Accomodation & Venue
Single and double rooms have been reserved in the Dorint Hotel Hamburg-Eppendorf which is in walking distance (500m) to the conference venue. Room rates are at:
- 139.00 EUR/single room
- 169.00 EUR/double room
Prices include breakfast.
Please finalise your booking request with the hotel directly by referring to the PathoNGen-Trace conference.
How to get there?
- Flying to Hamburg
Hamburg Airport is only 7km away from Dorint Hotel Hamburg-Eppendorf. To get from the airport to the hotel take the S1 (direction of Wedel Holst) and get off at Ohlsdorf (1 stop) where you switch to the U1 (direction Ohlstedt or Grosshansdorf) and get off at Kellinghusenstraße (5 stops). There you take the Bus No. 25 (direction Altona) and leave at the 4th stop at the ‘Universitätsklinikum Hamburg-Eppendorf’ (UKE). You will find the hotel on the left of the main entrance of the UKE.
- Driving to Hamburg
The hotel is very well accessible by car as it located close to the autobahn A7 and A24. Parking near the hotel is possible but spots are limited. Additionally, there is a fee of about 20 Euros per day. Therefore, we recommend arriving by public transport.
- Taking the train
From the main station take the U1 (direction Norderstedt Mitte or Ochsenzoll) or the U3 (circle line) until Kellinghusenstraße where you switch to the Bus No. 25 (direction Altona) and get off at Universitätsklinikum Hamburg-Eppendorf (UKE). The hotel will be to the left of the main entrance of the UKE. Arrival and departure times of the public transport can be found here.
Our congress venue, the Erika-Haus, is located only 500m from the hotel. It was built from 1912-14 is under monumental protection and was restored to the original from 2000-2005.
The big ceremonial room of the Erika-Haus provides enough space for 199 chairs and regularly hosts scientific conferences, clinic events, presentations, trainings, poetry readings, concerts and other entertainment events.
Hamburg is located in Northern Germany and is the 2nd largest city in Germany and the 8th largest city in the European Union and is situated on the river Elbe. From partying at the Reeperbahn & St. Pauli over relaxing at the Jungfernstieg to walking through the Miniature World or joining a boat tour through the Port of Hamburg, Hamburg has a lot to offer.
The Port of Hamburg and the St. Pauli Piers (‘Landungsbrücken’)
The Port of Hamburg is located 110 kilometres from the mouth of the Elbe into the North Sea. It was founded on 7th May 1189 and is the largest port in Germany nowadays. In terms of throughput, it is the 3rd largest port in Europe and the 15th largest worldwide. The role of the port has become more important over the last decades as it is one of the few harbours where large cargo boats can land. At the Port of Hamburg, goods have to be reloaded to smaller boats or trucks to take their last steps on the way to their destinations. Tickets for harbour cruises are offered at pier 1 and 2, and they usually go from the piers to the actual cargo boats to the Elphilharmonie and Speicherstadt and back. During the cruise you get a lot of interesting information about the harbour and the city in general.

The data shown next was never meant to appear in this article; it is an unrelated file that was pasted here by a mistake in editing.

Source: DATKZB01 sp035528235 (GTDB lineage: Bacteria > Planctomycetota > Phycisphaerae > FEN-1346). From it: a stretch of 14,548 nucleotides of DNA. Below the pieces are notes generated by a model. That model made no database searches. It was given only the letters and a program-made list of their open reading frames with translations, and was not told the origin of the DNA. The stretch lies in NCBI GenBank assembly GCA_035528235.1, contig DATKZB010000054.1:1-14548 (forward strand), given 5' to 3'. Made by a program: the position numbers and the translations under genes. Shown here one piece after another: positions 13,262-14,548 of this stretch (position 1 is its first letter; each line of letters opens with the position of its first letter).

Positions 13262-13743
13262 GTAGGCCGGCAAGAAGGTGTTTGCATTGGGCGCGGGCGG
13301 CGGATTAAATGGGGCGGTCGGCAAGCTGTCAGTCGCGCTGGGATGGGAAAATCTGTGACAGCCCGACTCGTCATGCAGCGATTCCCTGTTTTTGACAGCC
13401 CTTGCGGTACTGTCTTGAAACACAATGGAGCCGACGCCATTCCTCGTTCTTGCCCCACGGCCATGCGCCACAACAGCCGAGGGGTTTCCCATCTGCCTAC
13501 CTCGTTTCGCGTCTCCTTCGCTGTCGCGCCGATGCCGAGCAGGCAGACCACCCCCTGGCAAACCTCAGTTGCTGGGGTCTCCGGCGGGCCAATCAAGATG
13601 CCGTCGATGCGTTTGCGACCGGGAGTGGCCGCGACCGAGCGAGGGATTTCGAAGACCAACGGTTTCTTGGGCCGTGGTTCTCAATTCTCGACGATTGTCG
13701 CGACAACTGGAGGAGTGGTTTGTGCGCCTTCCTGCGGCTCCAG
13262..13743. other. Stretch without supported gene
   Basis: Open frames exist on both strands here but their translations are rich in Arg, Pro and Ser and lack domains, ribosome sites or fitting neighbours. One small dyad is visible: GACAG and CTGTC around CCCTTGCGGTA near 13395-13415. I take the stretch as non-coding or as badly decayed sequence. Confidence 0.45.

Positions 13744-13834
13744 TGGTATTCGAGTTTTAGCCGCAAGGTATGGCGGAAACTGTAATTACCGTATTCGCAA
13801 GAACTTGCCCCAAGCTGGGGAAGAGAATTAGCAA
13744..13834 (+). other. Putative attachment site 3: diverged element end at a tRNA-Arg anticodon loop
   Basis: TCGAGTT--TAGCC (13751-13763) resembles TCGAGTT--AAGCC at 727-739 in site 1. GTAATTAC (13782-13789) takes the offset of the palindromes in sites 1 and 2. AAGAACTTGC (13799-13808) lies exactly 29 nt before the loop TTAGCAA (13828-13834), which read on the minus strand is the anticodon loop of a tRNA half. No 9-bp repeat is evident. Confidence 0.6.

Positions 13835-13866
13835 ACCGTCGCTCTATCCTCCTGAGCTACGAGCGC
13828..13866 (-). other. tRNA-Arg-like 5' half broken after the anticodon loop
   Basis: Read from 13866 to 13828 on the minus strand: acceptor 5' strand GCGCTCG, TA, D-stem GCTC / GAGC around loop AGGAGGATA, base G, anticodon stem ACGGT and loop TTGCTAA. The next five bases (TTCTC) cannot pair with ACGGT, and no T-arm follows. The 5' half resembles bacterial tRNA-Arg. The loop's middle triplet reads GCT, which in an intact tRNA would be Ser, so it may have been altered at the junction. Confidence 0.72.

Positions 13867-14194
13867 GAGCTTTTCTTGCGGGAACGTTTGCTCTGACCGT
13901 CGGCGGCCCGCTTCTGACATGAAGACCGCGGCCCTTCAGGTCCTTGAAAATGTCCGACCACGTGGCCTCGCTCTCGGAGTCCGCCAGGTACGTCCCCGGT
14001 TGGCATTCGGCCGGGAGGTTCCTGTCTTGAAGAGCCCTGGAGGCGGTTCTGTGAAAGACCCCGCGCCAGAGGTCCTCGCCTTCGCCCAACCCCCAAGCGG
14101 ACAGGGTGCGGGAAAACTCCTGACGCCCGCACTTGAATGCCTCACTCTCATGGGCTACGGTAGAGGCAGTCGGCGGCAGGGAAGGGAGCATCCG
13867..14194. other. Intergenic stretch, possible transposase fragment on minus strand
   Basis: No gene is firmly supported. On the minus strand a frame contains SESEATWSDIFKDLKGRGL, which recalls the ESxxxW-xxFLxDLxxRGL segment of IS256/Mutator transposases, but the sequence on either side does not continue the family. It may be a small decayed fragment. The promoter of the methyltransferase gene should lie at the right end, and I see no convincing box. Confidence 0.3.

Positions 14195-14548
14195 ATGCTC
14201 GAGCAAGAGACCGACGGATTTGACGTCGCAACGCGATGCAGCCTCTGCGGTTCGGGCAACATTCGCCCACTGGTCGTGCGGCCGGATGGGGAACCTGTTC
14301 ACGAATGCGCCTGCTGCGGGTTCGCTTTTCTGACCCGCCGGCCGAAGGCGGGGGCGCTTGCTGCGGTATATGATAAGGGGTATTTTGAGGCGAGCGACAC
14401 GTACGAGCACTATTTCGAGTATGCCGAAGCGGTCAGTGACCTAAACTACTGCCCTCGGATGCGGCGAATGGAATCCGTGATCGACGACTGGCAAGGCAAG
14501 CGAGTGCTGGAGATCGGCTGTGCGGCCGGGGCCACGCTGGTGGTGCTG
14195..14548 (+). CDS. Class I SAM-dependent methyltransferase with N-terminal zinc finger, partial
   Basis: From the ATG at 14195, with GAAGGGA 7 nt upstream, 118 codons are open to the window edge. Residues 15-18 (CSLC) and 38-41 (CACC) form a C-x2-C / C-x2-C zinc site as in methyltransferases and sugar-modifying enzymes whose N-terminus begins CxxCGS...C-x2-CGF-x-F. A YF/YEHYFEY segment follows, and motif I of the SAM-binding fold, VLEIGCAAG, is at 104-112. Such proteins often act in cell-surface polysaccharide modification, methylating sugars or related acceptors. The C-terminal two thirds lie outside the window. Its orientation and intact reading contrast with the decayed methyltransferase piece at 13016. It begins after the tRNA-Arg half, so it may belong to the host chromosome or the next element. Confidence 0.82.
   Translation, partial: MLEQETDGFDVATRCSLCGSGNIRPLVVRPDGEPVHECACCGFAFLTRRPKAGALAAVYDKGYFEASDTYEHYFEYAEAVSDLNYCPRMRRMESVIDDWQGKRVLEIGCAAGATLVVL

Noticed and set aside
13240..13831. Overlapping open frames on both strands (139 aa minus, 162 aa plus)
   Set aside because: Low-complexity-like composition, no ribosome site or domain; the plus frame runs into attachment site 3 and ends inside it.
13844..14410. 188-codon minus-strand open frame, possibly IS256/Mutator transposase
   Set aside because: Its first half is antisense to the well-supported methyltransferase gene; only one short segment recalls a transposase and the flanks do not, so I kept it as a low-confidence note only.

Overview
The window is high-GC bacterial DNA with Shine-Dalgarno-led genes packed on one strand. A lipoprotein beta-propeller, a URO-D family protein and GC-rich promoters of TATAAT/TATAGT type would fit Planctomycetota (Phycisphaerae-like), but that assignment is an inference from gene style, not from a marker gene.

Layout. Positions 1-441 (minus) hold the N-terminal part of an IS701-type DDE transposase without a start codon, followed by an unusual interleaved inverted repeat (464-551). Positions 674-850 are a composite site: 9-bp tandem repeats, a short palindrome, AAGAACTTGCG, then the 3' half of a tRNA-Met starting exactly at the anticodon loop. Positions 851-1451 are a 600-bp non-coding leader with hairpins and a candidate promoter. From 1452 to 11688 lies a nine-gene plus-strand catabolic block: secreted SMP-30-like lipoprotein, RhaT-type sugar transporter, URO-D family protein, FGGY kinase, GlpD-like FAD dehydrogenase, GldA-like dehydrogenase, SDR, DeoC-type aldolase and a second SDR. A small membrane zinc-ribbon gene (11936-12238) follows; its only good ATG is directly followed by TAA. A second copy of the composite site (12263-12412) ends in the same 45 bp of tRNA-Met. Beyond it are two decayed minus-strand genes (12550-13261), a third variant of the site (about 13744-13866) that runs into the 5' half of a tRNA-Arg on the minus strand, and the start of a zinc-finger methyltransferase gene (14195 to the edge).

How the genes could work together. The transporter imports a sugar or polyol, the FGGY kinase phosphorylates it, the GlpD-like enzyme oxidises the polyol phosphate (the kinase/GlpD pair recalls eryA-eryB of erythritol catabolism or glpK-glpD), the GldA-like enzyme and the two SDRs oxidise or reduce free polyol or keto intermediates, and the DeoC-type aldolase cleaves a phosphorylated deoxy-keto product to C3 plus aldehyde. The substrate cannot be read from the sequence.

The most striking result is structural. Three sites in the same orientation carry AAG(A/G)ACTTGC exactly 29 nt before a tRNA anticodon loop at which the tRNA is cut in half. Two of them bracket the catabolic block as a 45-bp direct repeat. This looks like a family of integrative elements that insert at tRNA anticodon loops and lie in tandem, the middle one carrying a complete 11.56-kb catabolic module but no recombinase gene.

The St. Pauli Piers are the largest landing place in the Port of Hamburg. The first pier was built in 1839 followed by the current piers built in 1907. However, all the piers were destroyed during the Second World War and the piers we can see nowadays were rebuilt in the 1950ies and modernised as of 1999. Along the port and the piers there are a lot of nice restaurants and cafés.
The Speicherstadt is the largest warehouse district in the world where the buildings stand on timber-pile foundations. It was built from 1883 until 1927 and is located within the HafenCity quarter. The district and the surrounding area are under redevelopment since 2009 and Speicherstadt has been awarded the status of UNESCO World Heritage in July 2015.
St. Pauli & Reeperbahn
The quarter St. Pauli is situated right at the Elbe River. St. Pauli is famous for its worldwide known red light district around the Reeperbahn. The area around the Reeperbahn is also famous for night life, lined with restaurant, night clubs, discotheques, and bars, including e.g. the Star-Club, where The Beatles had several gigs. However, St. Pauli is more than only the Reeperbahn. It has a strong football culture supporting the FC St. Pauli, and the quarter is known for various social fights during the last decades. Crossing the Reeperbahn and the ‘Große Freiheit’ during evening hours is definitely recommendable. However, you should be aware that the club owners want to make business and hence do not let any tricks untried.
St. Michaelis Church
After a chequered history – it has been rebuilt three times between 1641 and 1912 and was completely destroyed twice – one can enjoy the fabulous view of Hamburg over the port and the surrounding countryside on its 106 metres high platform, offering the supposedly best view of observation points in Hamburg.
The miniature wonderland in Hamburg is located in the historic Speicherstadt and is the world’s largest model railway attraction. It was founded in 2000 and in September 2015 the length of the railway amounted to 15,400 metres. It is divided into sections and includes several sights, countries, cities, etc. By 2020, the exhibit is expected to have reached its final construction phase.
Hamburg Town Hall
After Hamburg Town Hall burned to the ground in 1842, the city council temporarily moved into provisional premises. After 55 years, the new Town Hall could finally be inaugurated in 1897. It has 647 rooms and stands on over 4,000 oak piles In contrast to the restrained Hanseatic style, the Town Hall is conspicuous due to its elaborately decorated facade, flanked by a total of 20 statues of emperors.